What is absent is also meanningful: At no point does Ananias reproach Saul! Saul has been accepted by God and that is good enough for Ananias.

William H. Willimon (b. 1946) interprets:

No longer does Ananias speak about “this man” [Acts 9:13] but to “Brother Saul.” The despised enemy, the alien, has become a brother. Does Luke intend the phrase “on the road by which you came’...to remind us of Acts 9:2 where the “way” refers to the believers? On the way to do in the followers of “the Way,” Saul was turned around and set on the way. (Willimon, Acts (Interpretation: A Bible Commentary for Teaching and Preaching), 77)
Lloyd J. Ogilvie (b. 1930) praises:
One of the most moving scenes in all of Scripture is what happened when Ananias went to Saul. He found the feared persecutor alone, blind, and helpless. All the hurt and fright Ananias had felt for what this man had done to his brothers and sisters in Christ drained away. The same Lord who told him to go to Saul lived in him and had given to him His own character traits of love and forgiveness. It was with the Lord’s deep compassion and acceptance that Ananias could say, “Brother Saul.”...How we need people to enact His love in a daring way by calling us by a name we have not yet earned or accepted for ourselves! (Ogilvie, Acts (The Preacher’s Commentary), 166-67)
The truce between Ananias and Saul represents the forgiveness possible through Christ, a reconciliation the would shape Paul’s ministry. Charles L. Campbell (b. 1954) connects:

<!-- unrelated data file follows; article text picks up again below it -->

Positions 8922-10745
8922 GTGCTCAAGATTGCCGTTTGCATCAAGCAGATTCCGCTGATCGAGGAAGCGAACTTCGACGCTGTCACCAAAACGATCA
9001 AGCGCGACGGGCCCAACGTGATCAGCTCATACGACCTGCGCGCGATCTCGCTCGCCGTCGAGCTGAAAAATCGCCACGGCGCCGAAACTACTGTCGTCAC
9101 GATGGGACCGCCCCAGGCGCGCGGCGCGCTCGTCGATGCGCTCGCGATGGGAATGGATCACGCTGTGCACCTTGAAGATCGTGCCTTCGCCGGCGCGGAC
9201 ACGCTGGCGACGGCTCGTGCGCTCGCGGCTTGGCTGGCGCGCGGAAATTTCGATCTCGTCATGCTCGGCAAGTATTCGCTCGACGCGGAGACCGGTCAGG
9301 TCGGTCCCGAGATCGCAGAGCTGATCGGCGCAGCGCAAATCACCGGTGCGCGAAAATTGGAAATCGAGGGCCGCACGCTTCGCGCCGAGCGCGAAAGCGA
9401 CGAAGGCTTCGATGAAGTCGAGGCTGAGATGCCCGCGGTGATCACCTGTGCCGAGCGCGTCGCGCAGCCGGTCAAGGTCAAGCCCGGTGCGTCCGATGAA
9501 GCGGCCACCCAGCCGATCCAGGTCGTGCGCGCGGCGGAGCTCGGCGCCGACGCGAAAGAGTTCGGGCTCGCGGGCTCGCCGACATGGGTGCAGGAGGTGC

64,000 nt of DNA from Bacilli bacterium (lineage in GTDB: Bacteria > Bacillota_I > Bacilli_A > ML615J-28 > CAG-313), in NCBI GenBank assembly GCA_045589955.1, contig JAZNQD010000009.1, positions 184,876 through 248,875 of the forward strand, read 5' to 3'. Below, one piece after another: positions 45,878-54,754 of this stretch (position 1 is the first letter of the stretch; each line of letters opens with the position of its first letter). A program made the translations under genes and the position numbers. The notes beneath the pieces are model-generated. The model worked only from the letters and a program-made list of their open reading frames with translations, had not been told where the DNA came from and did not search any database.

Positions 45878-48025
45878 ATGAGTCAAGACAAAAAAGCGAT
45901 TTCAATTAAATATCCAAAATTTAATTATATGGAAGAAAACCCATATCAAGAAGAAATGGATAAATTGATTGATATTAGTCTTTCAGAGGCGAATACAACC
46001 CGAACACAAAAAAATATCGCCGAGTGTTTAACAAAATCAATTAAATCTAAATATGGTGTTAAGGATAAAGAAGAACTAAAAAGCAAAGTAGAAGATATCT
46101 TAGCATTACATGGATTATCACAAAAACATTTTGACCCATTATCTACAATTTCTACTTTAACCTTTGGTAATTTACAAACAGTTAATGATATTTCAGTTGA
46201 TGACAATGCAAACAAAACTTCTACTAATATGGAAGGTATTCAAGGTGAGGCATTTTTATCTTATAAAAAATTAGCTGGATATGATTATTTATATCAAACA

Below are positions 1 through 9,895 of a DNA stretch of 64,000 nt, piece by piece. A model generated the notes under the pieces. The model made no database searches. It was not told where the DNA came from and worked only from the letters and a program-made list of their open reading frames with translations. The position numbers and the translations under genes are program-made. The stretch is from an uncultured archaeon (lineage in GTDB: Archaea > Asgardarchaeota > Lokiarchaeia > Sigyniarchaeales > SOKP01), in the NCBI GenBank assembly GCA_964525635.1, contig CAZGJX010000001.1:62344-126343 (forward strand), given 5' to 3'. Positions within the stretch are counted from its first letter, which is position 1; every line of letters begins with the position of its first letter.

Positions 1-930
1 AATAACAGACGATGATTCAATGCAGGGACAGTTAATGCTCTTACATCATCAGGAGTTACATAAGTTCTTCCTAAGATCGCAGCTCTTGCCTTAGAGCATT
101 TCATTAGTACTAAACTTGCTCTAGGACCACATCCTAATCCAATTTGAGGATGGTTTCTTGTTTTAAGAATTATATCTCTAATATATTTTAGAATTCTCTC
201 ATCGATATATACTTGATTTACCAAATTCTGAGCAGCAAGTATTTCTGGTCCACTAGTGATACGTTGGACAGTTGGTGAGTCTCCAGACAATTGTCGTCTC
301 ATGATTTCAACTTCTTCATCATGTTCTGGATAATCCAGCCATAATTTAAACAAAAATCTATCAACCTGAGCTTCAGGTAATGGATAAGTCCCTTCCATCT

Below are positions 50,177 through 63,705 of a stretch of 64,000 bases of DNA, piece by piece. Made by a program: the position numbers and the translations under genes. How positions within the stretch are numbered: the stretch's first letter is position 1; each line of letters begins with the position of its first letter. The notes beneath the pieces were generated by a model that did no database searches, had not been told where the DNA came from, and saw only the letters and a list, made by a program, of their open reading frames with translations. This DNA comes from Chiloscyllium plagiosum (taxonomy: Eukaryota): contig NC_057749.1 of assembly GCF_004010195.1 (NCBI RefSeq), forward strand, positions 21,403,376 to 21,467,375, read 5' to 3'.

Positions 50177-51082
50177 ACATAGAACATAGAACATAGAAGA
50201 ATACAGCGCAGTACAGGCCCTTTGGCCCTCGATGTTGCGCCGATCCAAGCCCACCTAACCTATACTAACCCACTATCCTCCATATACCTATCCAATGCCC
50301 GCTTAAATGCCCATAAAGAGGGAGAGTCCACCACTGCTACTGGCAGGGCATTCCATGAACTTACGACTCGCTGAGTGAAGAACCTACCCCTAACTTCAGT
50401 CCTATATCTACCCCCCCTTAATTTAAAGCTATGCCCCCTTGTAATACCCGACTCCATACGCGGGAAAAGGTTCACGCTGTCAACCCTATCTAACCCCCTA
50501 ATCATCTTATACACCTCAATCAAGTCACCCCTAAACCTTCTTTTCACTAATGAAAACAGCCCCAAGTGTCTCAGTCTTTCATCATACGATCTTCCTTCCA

There are few more dramatic pictures of the reconciling power of the risen Christ. The persecuted Ananias, in the power of the risen Christ, calls his former persecutor “Brother.” In Jesus, that is the kind of reconciled community that is possible. And for the rest of his ministry Paul will emphasize this reconciliation between “Jew and Greek, slave and free, male and female.” Not only Paul’s life is changed by his encounter with the risen Christ, but the very character of the community itself begins to undergo a transformation. (Roger E. Van Harn [b. 1932], The Lectionary Commentary, Theological Exegesis for Sunday’s Texts: The First Readings – The Old Testament and Acts, 561-62)
Ananias’ response to Saul serves as a model for all Christians to accept new believers regardless of past actions.